Welcome to Shot by Shot, our ongoing series of breakdowns. We’re constantly scouring movie trailers for perfect shots. In this column, we share our favorites and discuss them.
All our hopes and dreams rest with Tenet. Coming. To. Theaters.
With the pandemic rearranging and shuffling summer movies, Christopher Nolan‘s latest film found itself in the unenviable position of being not just the start of our favorite movie season, but the start of all forms of entertainment anticipation. Tenet represents the kick-off of the good times we’re all so desperately craving, and as such, many of us spent the last twenty-four hours wrapping our knuckles on our desks. Waiting, waiting, waiting, waiting, waiting for the trailer to drop.
Well, never fear, the Tenet trailer is here, and with it, the future doesn’t look as scary as it once did. The movie is almost upon us. We have something to look forward to consuming. Thank the maker! I mean, Christopher Nolan.
As Nolan loves to do, he’s been playing this flick close to his chest. Details so far have been few and far between. Deciphering a snippet here and a snippet there is challenging, but also deeply compelling. Such mischievous teasing is what we live for when it comes to Nolan, especially when he’s frolicking in science fiction arenas like Inception, Interstellar, and now, Tenet.
The trailer offers more information on the plot of Tenet than we’ve gotten so far, but it still requires some thought and guess-work. Our Shot by Shot breakdowns feel specially designed for such endeavors. We need to spend our time with Nolan trailers. They demand attention. So, without further ado, let’s dig into the delectable spread Nolan has prepared.
Martin Donovan meets John David Washington on a boat. “All I have for you is a word,” he says. “Tenet. It will open the right doors and some of the wrong ones, too. Use it carefully.”
Who are these people? What are their names? Christopher Nolan ain’t saying. Their monikers matter little at this stage. What they do is all that counts.
Washington meets some stern-looking thugs in a kitchen. They go to work on him. He goes to work right back.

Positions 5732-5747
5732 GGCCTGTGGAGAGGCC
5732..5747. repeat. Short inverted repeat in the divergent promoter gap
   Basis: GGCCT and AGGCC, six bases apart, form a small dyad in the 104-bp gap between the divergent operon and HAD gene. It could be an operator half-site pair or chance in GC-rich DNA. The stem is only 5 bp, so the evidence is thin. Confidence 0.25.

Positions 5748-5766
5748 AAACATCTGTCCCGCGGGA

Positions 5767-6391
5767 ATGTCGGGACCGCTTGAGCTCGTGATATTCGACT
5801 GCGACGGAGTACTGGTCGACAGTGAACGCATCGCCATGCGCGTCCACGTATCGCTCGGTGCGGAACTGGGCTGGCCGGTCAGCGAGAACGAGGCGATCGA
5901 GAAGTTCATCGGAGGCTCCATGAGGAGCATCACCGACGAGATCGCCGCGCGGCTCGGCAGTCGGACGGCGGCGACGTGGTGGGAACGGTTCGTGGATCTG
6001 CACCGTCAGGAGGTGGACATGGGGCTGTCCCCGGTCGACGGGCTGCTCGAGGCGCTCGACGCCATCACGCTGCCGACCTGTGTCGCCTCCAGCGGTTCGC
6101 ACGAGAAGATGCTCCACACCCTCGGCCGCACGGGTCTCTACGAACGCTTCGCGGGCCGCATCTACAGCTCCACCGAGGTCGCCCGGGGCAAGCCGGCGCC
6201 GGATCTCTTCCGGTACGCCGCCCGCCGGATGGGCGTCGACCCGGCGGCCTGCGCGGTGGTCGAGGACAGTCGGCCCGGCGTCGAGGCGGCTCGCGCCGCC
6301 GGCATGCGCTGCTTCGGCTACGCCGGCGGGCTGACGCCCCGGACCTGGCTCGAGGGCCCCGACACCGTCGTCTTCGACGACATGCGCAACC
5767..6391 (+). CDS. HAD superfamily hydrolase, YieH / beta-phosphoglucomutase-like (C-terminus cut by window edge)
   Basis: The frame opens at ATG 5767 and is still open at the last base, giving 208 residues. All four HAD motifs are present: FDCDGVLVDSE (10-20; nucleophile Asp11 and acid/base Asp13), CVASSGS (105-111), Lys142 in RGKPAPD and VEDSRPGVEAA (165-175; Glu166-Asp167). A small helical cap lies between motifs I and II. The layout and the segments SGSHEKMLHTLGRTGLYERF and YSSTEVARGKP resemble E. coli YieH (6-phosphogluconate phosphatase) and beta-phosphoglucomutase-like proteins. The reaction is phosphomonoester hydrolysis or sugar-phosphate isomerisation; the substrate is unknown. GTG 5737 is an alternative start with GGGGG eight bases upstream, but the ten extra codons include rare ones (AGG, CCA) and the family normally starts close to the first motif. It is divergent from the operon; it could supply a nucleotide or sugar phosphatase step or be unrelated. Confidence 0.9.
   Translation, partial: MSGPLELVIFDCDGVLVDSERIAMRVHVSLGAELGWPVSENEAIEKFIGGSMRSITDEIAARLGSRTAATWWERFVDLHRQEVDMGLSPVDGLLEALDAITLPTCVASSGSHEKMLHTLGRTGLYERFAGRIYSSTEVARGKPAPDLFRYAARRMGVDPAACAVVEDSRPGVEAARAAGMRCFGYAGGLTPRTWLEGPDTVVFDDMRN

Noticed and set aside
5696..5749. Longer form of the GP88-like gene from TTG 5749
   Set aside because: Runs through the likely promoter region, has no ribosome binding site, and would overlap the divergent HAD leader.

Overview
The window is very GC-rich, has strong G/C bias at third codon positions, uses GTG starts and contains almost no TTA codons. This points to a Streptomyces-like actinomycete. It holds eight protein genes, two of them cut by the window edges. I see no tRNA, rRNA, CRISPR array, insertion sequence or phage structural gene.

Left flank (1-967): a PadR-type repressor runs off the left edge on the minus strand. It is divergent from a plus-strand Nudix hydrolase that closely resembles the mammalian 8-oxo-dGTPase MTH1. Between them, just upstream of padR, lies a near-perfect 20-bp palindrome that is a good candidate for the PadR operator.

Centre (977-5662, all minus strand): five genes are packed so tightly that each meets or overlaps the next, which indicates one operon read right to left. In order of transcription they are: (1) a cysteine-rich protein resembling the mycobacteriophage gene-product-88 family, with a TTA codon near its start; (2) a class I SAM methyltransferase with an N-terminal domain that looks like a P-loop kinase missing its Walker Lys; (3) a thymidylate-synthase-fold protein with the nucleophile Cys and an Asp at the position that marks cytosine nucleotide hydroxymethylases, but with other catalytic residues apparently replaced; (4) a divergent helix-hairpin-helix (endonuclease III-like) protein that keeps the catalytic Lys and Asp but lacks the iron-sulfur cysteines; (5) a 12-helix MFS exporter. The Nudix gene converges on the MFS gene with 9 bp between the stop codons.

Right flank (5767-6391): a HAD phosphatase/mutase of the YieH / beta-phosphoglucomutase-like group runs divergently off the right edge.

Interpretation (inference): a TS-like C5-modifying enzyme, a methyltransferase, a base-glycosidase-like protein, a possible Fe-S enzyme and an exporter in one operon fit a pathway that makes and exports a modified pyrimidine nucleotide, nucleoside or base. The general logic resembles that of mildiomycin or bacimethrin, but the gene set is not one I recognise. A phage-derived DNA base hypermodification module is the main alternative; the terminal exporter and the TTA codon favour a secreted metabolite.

Washington meets Clémence Poésy in a long corridor of drawers. He’s happy to fight the good fight for planet earth, but to take on our cause, he at least has to have some understanding of what the threat actually is. Poésy offers the red pill, and once Washington takes it, he’ll never look at life the same way.
She tells him, “As I understand it, we’re trying to prevent World War III.” Do you mean Armageddon? “No, something worse.”
He looks over the cogs and various mechanical trinkets in the drawer. One gizmo jumps into his gloved hand. Did it levitate, or did he drop it (from the future)?
You can’t have a Christopher Nolan film without Michael Caine. A few years back, the actor thought he was quits, but he keeps finding movies, or filmmakers, to drag him back in. Basically, he’s Al Pacino from The Godfather Part III. I would not expect a large role from Caine. He’s here to class up the joint and act as the go-between for Washington and Russian National baddie Kenneth Branagh.
As Branagh confronts Elizabeth Debicki in a cold, gray bunker with a goon in the background and a tableful of rifles, we gather a few more bits of crucial plot information: “He can communicate with the future.” Immediately, I get flashes of the Observers from Fringe. They were a group of nasty peeping toms who traveled back in time to correct our climate changing behaviors. Good on them, but did they have to be so violent about it?